Realists, however, turn this argument on its head, arguing that since the sentence "Socrates is wise" can be rewritten as "Socrates has wisdom", this proves the existence of a hidden referent for "wise".

The second problem is that both a singular sentence like "Pegasus flies" and its negation seem to imply the existence of a subject. If "Pegasus flies" is true, then something (namely Pegasus) flies. So if the sentence is true, "Pegasus" has a referent. But if the sentence is false, its negation is true. But the negation of "Pegasus flies" is "it is not the case that Pegasus flies". If this is true, then something (namely Pegasus) does not fly, and so "Pegasus" still has a referent. Whether "Pegasus flies" is true or not, "Pegasus" has a referent, and so "Pegasus" has a referent. But common sense suggests that "Pegasus" does not have a referent.

Modern approaches to the problem

According to Bertrand Russell's Theory of Descriptions, the negation operator in a singular sentence takes wide and narrow scope: we distinguish between "some S is not P" (where negation takes "narrow scope") and "it is not the case that "some S is P" (where negation takes "wide scope"). The problem with this view is that there appears to be no such scope distinction in the case of proper names. The sentences "Socrates is not bald" and "it is not the case that Socrates is bald" both appear to have the same meaning, and they both appear to assert or presuppose the existence of someone (Socrates) who is not bald, so that negation takes narrow scope. The theory of descriptions has generally fallen into disrepute, though there have been recent attempts to revive it by Stephen Neale and Frank Jackson. According to the Direct reference view, an early version of which was originally proposed by Peter Strawson, and (some have argued) even earlier by Gottlob Frege, a proper name strictly has no meaning when there is no object to which it refers. This view is sometimes justified by the argument that the semantic function of a proper name is to tell us which object bears the name, and thus to identify some object. But no object can be identified if none exists. Thus, a proper name must have a bearer if it is to be meaningful. To adapt an argument of Strawson's, someone who points to an apparently empty space, uttering "that's a fine red one" communicates nothing to someone who cannot see or understand what he is pointing to. Variants of the Direct reference view have been proposed by Saul Kripke, Gareth Evans, Scott Soames and others.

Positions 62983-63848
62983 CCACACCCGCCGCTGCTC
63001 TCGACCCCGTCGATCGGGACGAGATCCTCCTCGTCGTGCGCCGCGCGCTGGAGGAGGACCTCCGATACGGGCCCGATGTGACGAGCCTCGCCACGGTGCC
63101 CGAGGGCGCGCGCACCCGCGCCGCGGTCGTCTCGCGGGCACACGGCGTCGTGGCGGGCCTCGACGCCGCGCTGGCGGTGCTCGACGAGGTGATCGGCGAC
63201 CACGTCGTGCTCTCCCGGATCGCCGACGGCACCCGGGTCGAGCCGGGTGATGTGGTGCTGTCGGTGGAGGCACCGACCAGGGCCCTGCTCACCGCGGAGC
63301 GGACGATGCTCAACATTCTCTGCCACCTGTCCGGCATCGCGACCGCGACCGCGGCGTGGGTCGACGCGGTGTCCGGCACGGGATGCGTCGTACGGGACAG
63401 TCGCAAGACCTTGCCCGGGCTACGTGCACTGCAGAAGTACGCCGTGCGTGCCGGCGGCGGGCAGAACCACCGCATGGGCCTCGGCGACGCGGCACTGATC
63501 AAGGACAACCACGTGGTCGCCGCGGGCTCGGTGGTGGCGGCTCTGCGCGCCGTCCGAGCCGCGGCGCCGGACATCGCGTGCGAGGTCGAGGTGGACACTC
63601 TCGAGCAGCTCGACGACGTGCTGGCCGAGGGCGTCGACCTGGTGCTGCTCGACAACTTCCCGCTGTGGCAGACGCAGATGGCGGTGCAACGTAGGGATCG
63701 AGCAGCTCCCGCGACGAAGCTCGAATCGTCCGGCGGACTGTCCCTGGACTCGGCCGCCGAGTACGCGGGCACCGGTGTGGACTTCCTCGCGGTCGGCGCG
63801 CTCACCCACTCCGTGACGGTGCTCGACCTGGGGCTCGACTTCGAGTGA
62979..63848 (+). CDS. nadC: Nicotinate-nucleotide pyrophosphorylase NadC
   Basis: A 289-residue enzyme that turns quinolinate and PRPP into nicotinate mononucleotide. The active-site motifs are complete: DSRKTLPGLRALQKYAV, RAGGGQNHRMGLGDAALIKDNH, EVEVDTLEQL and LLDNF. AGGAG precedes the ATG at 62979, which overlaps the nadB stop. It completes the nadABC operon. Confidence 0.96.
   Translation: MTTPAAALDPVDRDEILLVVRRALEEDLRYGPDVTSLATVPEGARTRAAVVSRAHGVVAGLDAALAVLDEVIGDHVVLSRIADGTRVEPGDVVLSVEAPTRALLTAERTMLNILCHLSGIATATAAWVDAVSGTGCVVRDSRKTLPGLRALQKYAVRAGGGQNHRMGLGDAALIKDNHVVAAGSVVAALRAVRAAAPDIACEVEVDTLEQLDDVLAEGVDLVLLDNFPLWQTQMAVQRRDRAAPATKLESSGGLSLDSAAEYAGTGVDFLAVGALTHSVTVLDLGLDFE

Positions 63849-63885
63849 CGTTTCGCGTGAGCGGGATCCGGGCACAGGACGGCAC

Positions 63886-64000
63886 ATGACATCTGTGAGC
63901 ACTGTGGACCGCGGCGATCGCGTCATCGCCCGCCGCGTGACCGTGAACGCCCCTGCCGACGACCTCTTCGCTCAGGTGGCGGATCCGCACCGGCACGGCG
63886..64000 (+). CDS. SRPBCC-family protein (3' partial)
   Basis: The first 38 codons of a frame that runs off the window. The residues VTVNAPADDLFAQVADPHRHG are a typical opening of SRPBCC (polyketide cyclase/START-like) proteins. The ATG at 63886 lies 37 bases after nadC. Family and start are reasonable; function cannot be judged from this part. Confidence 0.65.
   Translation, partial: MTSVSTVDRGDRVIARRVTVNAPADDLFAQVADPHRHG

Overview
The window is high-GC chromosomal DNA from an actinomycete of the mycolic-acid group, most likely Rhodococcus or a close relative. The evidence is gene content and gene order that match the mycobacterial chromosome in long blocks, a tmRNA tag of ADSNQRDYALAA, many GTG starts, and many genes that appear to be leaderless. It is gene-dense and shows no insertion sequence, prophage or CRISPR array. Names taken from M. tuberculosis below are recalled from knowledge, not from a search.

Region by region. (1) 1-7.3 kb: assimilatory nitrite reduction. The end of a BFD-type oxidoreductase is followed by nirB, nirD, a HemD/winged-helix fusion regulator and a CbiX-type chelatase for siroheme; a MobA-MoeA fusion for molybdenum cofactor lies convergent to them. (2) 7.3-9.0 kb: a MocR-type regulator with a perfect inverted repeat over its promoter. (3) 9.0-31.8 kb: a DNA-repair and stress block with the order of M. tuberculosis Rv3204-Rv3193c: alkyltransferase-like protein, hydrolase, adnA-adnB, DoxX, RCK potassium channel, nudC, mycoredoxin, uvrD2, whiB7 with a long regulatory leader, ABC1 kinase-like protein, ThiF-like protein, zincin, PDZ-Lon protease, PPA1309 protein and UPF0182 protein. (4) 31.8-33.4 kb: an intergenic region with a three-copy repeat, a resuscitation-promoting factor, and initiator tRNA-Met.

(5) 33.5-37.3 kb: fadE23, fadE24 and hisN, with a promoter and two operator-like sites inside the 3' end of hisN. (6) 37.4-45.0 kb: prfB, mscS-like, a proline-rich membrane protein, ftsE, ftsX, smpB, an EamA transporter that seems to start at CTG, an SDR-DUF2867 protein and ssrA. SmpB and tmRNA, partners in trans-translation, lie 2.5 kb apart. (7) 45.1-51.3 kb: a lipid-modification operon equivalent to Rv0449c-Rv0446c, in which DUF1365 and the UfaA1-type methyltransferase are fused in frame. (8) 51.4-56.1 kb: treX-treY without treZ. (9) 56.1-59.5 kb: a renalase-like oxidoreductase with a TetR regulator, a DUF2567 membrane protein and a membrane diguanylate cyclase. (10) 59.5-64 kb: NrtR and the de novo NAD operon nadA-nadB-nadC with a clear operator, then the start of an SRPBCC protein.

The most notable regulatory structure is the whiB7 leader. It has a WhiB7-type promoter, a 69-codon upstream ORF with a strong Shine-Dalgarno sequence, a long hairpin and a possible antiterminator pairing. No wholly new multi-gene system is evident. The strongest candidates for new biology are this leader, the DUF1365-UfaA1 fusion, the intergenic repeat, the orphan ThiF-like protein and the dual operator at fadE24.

According to the "two sense" view of existence, existential statements fall into two classes.

1. Those asserting existence in a wide sense. These are typically of the form "N is P" for singular N, or "some S is P".
2. Those asserting existence in a narrow sense. These are typically of the form "N exists" or "S's exist".